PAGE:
I performed the horizontal and vertical filtering operations of the previous post on D810 dark-field images from ISO 100 to ISO 6400 in whole-stop steps. Here’s the result, for horizontal kernels, which preserve vertical features:
And for vertical kernels:
You’ll notice that the horizontal kernel results are more nearly straight lines in the log-log graphs, indicating that the read noise in the horizontal direction is more nearly white. However, in both directions, especially at low ISO’s the noise stops being white within the kernel size, and the curves flatten.
Now let’s see what the curves would look like with the vertical axis referred to the input to the pre-ADC gain stages, so that the units are now electrons in the sensor photosites.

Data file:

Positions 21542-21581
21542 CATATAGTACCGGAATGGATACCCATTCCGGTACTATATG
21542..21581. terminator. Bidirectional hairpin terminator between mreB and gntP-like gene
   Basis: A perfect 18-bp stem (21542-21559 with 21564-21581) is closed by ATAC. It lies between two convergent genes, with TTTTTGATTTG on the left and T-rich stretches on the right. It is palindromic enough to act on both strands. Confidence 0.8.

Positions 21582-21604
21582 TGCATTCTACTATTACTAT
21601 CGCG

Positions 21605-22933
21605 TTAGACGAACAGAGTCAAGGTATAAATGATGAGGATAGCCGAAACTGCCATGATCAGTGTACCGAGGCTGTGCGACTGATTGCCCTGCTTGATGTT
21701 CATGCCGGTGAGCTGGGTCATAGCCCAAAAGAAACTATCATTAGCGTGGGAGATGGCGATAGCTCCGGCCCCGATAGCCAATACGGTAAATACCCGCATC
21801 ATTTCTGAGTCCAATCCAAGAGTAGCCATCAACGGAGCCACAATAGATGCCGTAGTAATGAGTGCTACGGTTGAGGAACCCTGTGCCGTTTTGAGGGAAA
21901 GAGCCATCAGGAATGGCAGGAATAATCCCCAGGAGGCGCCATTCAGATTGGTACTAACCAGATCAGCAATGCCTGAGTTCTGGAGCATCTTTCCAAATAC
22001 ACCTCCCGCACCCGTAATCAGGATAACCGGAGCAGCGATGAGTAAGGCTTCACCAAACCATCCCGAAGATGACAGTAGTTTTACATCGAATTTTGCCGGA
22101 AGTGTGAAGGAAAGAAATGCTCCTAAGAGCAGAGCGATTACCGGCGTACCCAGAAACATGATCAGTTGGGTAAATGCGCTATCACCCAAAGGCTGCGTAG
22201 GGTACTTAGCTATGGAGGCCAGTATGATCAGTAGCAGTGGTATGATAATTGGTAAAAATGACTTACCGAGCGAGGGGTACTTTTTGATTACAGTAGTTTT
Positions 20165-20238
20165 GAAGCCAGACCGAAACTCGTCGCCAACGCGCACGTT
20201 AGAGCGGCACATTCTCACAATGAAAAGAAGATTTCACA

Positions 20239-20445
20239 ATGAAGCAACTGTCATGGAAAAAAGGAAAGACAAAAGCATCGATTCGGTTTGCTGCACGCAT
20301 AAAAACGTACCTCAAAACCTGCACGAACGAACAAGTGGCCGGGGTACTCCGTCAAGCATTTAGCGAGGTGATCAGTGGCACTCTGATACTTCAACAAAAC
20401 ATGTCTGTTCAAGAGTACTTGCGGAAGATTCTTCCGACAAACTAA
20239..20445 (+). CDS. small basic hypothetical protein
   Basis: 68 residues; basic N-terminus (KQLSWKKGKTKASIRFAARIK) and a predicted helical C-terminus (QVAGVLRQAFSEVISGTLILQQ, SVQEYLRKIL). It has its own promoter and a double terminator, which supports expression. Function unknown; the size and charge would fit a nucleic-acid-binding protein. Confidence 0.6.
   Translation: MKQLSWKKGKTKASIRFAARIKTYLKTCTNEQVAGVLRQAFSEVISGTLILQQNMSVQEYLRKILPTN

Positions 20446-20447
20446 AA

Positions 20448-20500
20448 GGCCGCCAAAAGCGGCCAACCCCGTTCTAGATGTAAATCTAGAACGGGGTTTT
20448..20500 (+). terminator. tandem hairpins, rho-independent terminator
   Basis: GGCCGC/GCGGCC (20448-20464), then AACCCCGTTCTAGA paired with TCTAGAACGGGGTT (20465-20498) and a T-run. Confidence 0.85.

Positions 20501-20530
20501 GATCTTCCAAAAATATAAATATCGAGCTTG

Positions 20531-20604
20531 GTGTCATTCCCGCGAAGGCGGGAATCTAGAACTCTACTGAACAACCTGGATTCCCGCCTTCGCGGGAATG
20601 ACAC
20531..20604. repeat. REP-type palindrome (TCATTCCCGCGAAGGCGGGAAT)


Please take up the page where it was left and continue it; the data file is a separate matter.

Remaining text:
Those of you who have been looking at Sensogen or other sites reporting on D810 read noise will have noticed that the minimum values of the read noise in electrons are about twice as large as those on those sites. That’s because I am using the entire raw image for analysis, and the more usual sample for read noise is a 100×100 or 200×200 pixel block..
Here’s what the curves would look like if the read noise were white.
Now let’s look at the horizontally and vertically filtered curves divided by the ideal curves, to try and isolate the low-frequency weighted part of the actual read noise.
With vertical kernels:
And with horizontal kernels:
If we ignore the ISO 100 case, the low-frequency part of the horizontally-averaged curves are between one and a half and twice what they’d be with ideal noise. The numbers are about twice as bad for the vertically-averaged case.
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